Advances in information technology are transforming democratic governance. Power over information has become decentralized, fostering new types of community and different roles for government. This volume—developed by the Visions of Governance in the 21st Century program at the Kennedy School of Government—explores the ways in which the information revolution is changing our institutions of governance. Contributors examine the impact of technology on our basic institutions and processes of governance, including representation, community, politics, bureaucracy, and sovereignty. Their essays illuminate many of the promises and challenges of twenty-first century government. The contributors (all from Harvard unless otherwise indicated) include Joseph S. Nye Jr., Arthur Isak Applbaum, Dennis Thompson, William A. Galston (University of Maryland), L. Jean Camp, Pippa Norris, Anna Greenberg, Elaine Ciulla Kamarck, David C. King, Jane Fountain, Jerry Mechling, and Robert O. Keohane (Duke University).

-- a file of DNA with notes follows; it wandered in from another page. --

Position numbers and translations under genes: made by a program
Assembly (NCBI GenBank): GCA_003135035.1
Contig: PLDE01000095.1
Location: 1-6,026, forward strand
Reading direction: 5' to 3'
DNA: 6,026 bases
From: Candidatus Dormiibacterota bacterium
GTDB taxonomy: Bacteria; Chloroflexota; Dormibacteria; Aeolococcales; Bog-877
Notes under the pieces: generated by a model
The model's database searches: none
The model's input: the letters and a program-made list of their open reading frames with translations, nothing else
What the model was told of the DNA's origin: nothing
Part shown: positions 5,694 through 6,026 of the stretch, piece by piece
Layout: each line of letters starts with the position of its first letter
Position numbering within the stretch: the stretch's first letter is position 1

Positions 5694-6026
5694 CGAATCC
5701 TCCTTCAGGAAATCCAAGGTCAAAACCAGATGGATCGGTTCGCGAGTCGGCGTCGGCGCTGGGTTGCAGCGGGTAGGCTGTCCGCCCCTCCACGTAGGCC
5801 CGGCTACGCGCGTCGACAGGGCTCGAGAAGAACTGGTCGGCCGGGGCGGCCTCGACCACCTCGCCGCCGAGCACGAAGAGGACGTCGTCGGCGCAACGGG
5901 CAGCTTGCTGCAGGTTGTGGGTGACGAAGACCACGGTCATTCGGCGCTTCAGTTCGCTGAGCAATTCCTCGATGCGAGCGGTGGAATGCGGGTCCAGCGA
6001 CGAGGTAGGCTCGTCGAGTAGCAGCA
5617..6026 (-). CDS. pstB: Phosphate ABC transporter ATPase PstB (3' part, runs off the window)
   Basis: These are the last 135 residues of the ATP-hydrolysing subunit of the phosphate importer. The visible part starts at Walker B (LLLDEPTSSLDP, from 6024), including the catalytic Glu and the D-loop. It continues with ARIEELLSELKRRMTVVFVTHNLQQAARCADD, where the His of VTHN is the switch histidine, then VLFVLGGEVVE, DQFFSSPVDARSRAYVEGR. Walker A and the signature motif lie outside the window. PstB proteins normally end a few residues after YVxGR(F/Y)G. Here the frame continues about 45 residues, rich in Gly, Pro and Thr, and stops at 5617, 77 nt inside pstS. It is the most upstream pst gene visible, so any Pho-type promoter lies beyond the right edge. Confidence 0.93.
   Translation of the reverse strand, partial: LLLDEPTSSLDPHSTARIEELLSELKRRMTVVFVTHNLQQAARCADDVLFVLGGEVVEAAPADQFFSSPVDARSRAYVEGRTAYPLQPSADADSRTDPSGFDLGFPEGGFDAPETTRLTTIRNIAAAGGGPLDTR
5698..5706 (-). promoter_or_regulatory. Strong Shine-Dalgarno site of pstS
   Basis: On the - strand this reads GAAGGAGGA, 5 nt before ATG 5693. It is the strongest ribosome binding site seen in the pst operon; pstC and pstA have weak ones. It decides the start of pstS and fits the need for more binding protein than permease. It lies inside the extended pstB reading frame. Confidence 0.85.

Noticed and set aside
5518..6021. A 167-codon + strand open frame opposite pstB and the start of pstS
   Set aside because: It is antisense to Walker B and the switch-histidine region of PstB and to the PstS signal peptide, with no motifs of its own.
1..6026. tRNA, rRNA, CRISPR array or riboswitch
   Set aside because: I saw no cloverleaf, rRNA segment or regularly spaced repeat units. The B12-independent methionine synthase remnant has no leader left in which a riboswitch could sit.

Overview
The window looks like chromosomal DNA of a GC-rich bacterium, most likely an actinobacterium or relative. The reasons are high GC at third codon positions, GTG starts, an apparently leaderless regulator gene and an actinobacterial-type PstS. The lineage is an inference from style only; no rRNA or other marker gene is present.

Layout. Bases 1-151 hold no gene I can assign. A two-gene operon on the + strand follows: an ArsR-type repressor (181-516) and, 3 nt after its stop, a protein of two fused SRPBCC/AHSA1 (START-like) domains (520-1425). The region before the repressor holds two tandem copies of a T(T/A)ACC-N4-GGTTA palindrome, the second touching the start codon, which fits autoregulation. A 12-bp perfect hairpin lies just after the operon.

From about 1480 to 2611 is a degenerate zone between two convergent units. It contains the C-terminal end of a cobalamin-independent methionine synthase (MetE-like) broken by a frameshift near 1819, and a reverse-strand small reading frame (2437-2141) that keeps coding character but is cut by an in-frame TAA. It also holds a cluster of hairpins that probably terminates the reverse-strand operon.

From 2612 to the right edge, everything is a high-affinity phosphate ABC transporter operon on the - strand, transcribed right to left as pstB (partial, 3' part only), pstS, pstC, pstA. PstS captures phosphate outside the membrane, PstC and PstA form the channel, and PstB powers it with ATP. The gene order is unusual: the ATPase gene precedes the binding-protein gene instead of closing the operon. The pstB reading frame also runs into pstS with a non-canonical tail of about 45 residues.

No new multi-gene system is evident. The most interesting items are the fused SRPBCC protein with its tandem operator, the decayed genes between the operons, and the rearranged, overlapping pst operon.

Elaine Ciulla Kamarck is director of the Visions of Governance for the 21st Century project and the Innovations in American Government program at Harvard University's John F. Kennedy School of Government. She served as senior policy advisor to former Vice President Al Gore, and was instrumental in creating the National Performance Review, a White House policy council to reinvent government. Joseph S. Nye Jr. is University Distinguished Service Professor at the Harvard Kennedy School and a former assistant secretary of defense for international security affairs and chair of the National Intelligence Council.